xIcon
Travel

Japan’s Iriomote Island Limits Visitors to Protect Wildlife and Combat Overtourism

  • Craig Miller
  • |
  • May 5, 2023
  • |
  • 3 minute read
  • |
Japan’s Iriomote Island Limits Visitors to Protect Wildlife and Combat Overtourism
Key Takeaways
  • Japan's Iriomote Island is implementing a daily visitor cap of 1,200 starting April 2023, in an effort to protect the island's delicate ecosystem and endangered species. This restriction will significantly reduce the annual number of tourists from 300,000 to 33,000.
  • The Okinawa Prefectural Government has introduced visitor caps for five locations near the UNESCO-inscribed area on Iriomote Island, with daily entry restricted to between 30 and 200 people depending on the site. Tourists will be required to be accompanied by a guide at these locations to promote responsible tourism.
  • The growing concern over overtourism has led to various measures being implemented worldwide to manage its impact on local communities and the environment, including entry caps, fees, and advanced booking systems. Other countries, such as Italy and Amsterdam, have also announced plans to introduce tourism taxes and pre-registration systems for visitors.

 

In an effort to protect the island’s delicate ecosystem and endangered species, Japan’s Iriomote Island in Okinawa Prefecture will implement a daily visitor cap of 1,200 starting April 2023.

This restriction will significantly reduce the annual number of tourists from 300,000 to 33,000. The decision comes as a response to the negative impacts of overtourism on local plant and animal life, including the endangered Iriomote wildcat.

Safeguarding an Untouched Paradise

Iriomote, the second-largest island in Okinawa and part of the Yaeyama island group, is known for its untouched natural beauty.

Its warm climate and proximity to Taiwan make it a popular destination for snorkeling, scuba diving, swimming, and hiking.

The growing influx of tourists in recent years has resulted in water shortages, traffic accidents, and harm to the native wildcat population, which is a nationally protected species in Japan.

Iriomote, the second-largest island in Okinawa and part of the Yaeyama island group, is known for its untouched natural beauty.

Preserving Heritage Sites and Promoting Responsible Tourism

The Okinawa Prefectural Government has also introduced visitor caps for five locations near the UNESCO-inscribed area on Iriomote Island.

Depending on the site, daily entry will be restricted to between 30 and 200 people.

Tourists will be required to be accompanied by a guide at these locations.

To promote responsible tourism, the local government will share relevant information with visitors.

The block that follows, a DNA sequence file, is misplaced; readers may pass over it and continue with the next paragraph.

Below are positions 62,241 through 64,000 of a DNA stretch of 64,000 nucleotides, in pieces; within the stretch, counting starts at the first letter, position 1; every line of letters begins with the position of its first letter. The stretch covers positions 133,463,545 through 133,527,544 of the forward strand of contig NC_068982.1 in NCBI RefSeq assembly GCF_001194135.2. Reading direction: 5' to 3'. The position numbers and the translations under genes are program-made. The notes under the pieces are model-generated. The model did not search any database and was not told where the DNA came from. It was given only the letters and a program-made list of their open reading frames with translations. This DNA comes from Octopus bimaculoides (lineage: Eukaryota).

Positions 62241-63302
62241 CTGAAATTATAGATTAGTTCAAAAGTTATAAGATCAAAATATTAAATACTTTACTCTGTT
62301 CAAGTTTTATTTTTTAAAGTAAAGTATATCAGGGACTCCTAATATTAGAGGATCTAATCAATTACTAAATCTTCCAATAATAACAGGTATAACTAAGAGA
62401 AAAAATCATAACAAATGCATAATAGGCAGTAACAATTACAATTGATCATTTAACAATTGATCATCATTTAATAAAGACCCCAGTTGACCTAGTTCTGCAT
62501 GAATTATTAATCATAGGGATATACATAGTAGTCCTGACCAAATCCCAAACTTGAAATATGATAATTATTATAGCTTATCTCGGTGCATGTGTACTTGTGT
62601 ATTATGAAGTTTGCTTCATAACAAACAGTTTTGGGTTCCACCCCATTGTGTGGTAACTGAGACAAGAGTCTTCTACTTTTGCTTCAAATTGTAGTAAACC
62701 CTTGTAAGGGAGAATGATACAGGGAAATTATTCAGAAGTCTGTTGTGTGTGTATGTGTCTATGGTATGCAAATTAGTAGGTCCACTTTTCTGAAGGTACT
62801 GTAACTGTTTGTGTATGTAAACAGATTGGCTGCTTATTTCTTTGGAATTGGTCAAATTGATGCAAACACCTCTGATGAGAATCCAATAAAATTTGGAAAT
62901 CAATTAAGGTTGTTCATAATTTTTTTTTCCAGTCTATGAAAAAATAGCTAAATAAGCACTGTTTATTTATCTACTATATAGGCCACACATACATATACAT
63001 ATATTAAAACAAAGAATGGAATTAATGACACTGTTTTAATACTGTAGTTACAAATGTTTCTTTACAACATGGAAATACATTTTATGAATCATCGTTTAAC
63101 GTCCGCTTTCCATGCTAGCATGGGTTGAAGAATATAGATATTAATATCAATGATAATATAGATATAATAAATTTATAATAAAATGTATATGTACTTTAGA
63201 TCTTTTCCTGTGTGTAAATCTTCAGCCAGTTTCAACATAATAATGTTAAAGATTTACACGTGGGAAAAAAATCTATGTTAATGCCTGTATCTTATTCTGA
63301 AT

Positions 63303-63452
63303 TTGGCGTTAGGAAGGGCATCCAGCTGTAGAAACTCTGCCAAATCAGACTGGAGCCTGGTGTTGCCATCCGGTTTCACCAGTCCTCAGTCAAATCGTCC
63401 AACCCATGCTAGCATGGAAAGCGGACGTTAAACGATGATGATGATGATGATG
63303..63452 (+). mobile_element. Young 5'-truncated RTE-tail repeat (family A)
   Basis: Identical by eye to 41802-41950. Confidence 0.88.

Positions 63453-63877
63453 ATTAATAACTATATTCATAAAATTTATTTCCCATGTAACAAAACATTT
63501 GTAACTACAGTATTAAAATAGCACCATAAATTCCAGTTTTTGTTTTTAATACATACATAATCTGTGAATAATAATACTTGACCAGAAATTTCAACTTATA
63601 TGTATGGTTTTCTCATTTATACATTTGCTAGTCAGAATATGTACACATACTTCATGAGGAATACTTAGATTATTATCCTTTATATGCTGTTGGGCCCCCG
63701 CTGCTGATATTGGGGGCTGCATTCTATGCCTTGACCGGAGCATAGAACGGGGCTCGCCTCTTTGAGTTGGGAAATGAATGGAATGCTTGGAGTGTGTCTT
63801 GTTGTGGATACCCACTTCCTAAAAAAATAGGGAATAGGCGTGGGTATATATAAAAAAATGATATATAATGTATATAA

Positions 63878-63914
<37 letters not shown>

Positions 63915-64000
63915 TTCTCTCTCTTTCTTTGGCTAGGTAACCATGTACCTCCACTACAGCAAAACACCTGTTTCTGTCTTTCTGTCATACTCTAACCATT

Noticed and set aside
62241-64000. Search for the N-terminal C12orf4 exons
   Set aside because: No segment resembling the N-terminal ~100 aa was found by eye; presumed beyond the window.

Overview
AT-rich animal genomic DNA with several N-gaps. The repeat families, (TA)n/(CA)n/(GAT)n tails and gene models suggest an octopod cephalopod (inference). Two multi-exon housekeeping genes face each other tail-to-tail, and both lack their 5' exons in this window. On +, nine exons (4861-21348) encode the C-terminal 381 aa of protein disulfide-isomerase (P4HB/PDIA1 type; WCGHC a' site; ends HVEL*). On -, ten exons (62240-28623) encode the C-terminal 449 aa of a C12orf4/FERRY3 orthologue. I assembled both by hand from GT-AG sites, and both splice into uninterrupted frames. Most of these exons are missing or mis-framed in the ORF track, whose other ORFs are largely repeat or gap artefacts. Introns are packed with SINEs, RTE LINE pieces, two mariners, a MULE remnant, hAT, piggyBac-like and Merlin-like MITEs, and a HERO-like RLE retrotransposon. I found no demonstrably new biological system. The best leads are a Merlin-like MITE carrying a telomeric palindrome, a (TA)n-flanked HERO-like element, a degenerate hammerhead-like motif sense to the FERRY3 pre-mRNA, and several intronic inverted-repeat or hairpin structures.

Visitor restrictions will also be implemented at other UNESCO World Heritage sites around Okinawa, including Mount Komi and the Nishida River.

These sites may require tourist caps, timed entry, and advanced bookings.

Enforcement Challenges and Global Overtourism Concerns

Although the visitor caps have been announced, the local government has yet to provide a concrete plan for enforcing the new rules.

Yusuke Takayama, an animal conservationist, told Fuji Television that while setting a limit of 330,000 annual visitors is a positive step, the lack of a specific plan to achieve this number remains a problem.

As Japan reopened its borders in October 2022, the number of foreign tourists has been steadily increasing.

With the return of tourism, concerns about overtourism have resurfaced not only in Japan but also in other countries such as Indonesia, Thailand, and Italy.

To manage the impact of overtourism on local communities and the environment, various measures have been implemented worldwide, including entry caps, fees, and advanced booking systems.

In Amsterdam, for example, the city is working to shed its “sex and drugs” reputation by adopting the “stay away” campaign, which targets specific types of “nuisance tourists” and discourages unruly behavior.

Venice, Italy, has also announced plans to introduce a tourism tax for day-travelers and a pre-registration system for all visitors.

These measures reflect the growing global concern over the negative effects of overtourism on local ecosystems and communities.

Craig Miller

Craig Miller

Read Full Biography

LATEST NEWS

You're Go-To-Place For All Things Culture

Sign-up for our mailing list for free betting picks, and exclusive promotions.


You May Also Like

Top 16 Wellness Retreats for Women: Health Benefits, Prices, and Best Picks
Travel

Top 16 Wellness Retreats for Women: Health Benefits, Prices, and Best Picks

Wellness retreats offer a break from daily stress and focus on improving physical and mental health through various activities. They…

Explore the 11 Top All-Inclusive Resorts in the World for the Best Vacation Ever
Travel

Explore the 11 Top All-Inclusive Resorts in the World for the Best Vacation Ever

Traveling to an all-inclusive resort offers the ultimate in relaxation, where every detail is taken care of, allowing you to…

The World’s Best Travel Destinations in 2024: Comprehensive Vacation Guide to Must-Visit Locations
Travel

The World’s Best Travel Destinations in 2024: Comprehensive Vacation Guide to Must-Visit Locations

Got your travel bags packed and ready? Great! We’ve featured the world’s best travel destinations in this comprehensive guide —…